I worked feverishly on the Daughters of the Flame newsletter until I was able to send it out last week. This week I have been getting organised for the book draw on Oiche Fhéile Bhríde - tomorrow - preparing for two very unexpected interviews, creating blog posts for Stone on the Belly - I wanted to put out more Brigit poetry than usual during the time of her celebration - getting ready for tomorrow's first ever gathering  (virtual, of course) of Daughters of the Flame, and so on and on.

Austin Comerton of Irish Radio Canada interviewed me yesterday for a segment of tomorrow's program, which will feature Maura De Freitas of the St Brigid's Day Festival Vancouver, Bríd Dunne of the Ireland - Canada Chamber of Commerce Vancouver which is hosting a portion of the event, myself, and Kathleen Fee speaking about Festival Bloomsday Montréal. (James Joyce's birthday is 2 February.)

For more information, read his full announcement here.

This episode of Irish Radio Canada will stream at 8am & 1pm (Eastern Time) on TuneIn, Simple Radio (Ask Alexa/Google) & via the Irish Radio Canada App.

I will also be speaking about Saint Brigit with Brigidine Sr. Mary Teresa and Anne Cassidy Carew of the United Irish Cultural Centre of San Francisco next Wednesday evening. The event is hosted by Dowling Library at the UICC.

The live chat is Wednesday, 3 February 2021. Join us on Zoom for this free talk, from 7 - 8 P.M. P.S.T.

I am feeling tired but joyous about these opportunities to be with people who are as excited about Brigit as I am.

"St. Brigid - Harry Clarke's stained-glass window at St. Mary's Church, Ballinrobe, County Mayo"

I was searching for more information about Henry Patrick (Harry) Clarke's St. Brigit imagery in the stained glass windows he designed for various churches. In the process I discovered the above-named article about one particular window, in Ballinrobe, Co. Mayo.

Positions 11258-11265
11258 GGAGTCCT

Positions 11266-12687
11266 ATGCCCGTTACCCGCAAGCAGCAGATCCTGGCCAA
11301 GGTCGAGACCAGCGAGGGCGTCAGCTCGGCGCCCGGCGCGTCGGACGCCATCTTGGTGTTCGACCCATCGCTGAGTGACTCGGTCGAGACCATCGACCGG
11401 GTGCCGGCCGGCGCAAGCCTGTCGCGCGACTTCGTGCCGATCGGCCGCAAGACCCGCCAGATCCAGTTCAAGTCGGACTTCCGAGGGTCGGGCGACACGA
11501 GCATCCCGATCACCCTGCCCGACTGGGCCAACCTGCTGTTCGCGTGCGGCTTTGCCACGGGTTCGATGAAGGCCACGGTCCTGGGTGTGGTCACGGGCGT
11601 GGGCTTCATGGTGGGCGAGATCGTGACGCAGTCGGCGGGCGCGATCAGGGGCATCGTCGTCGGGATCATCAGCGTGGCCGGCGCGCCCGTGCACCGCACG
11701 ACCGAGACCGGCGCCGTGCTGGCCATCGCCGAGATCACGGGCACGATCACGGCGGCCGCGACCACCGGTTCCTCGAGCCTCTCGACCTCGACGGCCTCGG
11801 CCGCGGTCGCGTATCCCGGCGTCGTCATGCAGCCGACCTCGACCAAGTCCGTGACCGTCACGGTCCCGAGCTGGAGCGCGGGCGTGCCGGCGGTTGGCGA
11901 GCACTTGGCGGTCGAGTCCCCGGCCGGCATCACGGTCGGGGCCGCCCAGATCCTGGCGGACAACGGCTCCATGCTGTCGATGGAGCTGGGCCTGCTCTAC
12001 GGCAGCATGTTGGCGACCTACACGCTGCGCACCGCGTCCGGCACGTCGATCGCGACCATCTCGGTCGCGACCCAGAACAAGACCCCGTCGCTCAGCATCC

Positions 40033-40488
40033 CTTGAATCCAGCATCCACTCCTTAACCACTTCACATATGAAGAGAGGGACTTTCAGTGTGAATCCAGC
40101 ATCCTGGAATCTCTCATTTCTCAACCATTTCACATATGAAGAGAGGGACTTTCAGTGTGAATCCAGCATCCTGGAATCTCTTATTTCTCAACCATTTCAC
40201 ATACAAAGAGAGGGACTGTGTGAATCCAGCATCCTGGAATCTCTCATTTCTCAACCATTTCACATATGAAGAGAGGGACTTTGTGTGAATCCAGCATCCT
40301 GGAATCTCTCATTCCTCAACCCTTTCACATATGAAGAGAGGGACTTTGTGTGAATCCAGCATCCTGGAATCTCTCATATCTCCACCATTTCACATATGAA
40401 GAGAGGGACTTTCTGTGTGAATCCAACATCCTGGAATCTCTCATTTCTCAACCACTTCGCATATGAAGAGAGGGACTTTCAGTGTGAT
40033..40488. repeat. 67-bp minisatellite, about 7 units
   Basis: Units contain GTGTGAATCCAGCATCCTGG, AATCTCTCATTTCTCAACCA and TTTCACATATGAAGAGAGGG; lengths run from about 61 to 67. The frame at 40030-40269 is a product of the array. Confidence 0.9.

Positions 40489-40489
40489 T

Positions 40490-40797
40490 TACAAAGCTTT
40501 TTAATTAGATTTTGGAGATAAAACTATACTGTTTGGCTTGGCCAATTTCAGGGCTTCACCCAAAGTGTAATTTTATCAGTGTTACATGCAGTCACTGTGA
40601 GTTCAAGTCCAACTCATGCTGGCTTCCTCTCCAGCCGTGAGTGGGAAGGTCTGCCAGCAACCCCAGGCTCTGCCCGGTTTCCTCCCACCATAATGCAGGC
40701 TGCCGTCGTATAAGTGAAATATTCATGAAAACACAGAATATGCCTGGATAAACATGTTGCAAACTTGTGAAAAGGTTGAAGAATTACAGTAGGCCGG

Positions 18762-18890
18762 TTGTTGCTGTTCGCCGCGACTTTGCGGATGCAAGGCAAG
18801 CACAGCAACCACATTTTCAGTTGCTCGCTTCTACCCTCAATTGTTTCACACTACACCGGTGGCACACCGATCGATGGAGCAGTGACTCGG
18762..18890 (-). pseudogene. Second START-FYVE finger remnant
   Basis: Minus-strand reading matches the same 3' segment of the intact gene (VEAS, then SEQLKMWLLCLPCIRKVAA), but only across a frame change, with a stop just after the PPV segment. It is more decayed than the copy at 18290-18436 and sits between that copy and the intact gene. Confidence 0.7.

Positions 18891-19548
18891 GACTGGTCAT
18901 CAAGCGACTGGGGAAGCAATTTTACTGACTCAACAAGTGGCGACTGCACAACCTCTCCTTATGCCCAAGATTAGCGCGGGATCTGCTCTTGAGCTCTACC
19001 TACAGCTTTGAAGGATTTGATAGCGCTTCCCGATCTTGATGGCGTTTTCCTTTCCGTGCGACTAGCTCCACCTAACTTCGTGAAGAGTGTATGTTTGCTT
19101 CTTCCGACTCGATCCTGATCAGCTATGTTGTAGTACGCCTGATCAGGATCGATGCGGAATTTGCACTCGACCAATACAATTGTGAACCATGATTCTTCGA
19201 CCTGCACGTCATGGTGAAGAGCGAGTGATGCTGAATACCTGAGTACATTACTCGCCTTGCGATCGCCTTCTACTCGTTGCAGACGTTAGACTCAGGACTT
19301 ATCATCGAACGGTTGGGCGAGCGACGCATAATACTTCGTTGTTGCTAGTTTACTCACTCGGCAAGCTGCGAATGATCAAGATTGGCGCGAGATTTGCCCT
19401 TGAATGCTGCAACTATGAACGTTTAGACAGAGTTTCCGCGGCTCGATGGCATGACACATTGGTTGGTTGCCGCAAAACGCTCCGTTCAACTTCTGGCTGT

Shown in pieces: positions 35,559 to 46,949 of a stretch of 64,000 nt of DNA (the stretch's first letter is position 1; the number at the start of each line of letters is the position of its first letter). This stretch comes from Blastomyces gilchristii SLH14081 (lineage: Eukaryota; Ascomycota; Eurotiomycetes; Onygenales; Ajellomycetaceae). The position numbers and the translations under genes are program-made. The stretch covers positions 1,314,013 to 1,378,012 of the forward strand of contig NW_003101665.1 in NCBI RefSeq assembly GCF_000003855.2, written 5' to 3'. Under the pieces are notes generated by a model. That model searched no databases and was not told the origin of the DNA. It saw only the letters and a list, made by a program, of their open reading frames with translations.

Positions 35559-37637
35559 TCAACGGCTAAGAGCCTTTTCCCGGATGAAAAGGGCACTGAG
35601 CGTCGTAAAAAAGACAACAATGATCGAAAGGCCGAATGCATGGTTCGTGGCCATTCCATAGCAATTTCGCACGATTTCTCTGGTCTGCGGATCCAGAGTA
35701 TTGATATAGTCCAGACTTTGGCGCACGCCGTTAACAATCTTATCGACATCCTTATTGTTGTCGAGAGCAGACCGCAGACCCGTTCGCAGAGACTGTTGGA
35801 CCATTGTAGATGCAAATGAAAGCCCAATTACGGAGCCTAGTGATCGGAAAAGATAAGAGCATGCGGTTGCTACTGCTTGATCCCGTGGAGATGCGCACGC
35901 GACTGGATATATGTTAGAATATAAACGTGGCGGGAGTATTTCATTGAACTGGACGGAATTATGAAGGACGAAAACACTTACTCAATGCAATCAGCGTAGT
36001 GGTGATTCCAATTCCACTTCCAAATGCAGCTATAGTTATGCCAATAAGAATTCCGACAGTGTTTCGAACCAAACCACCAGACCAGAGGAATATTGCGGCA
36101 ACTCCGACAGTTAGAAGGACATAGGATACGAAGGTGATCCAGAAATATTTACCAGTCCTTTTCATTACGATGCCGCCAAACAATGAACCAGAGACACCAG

Below are excerpts from Averil Staunton's article on the Historical Ballinrobe website:

Here at St. Mary’s Church, in Ballinrobe, County Mayo one of Harry Clarkes’s final works prior to his death was the large three-light window located at the organ gallery, representing three of the patron saints of Ireland; St Brigid is represented in one of the panels; the others being St. Patrick and St. Colmcille.

Description of St. Brigid’s representation

This very large panel shows St. Brigid as a nun in an elaborately trimmed and tasselled veil elegantly falling in pleats over her shoulders; she wears a coif headpiece, which includes a decorated cap and a turquoise wimple or guimpe with a long tassel to the front.

Her habit coloured brown is worn over a longer undergarment with an embroidered trim at its full-length hem. These garments were often loose and pleated from the neckline and can have two sets of sleeves, the larger of which can be worn folded up for work or folded down for ceremonial occasions, but in this case, it appears to be her cloak that is covering her white sleeves with a ruffled trim.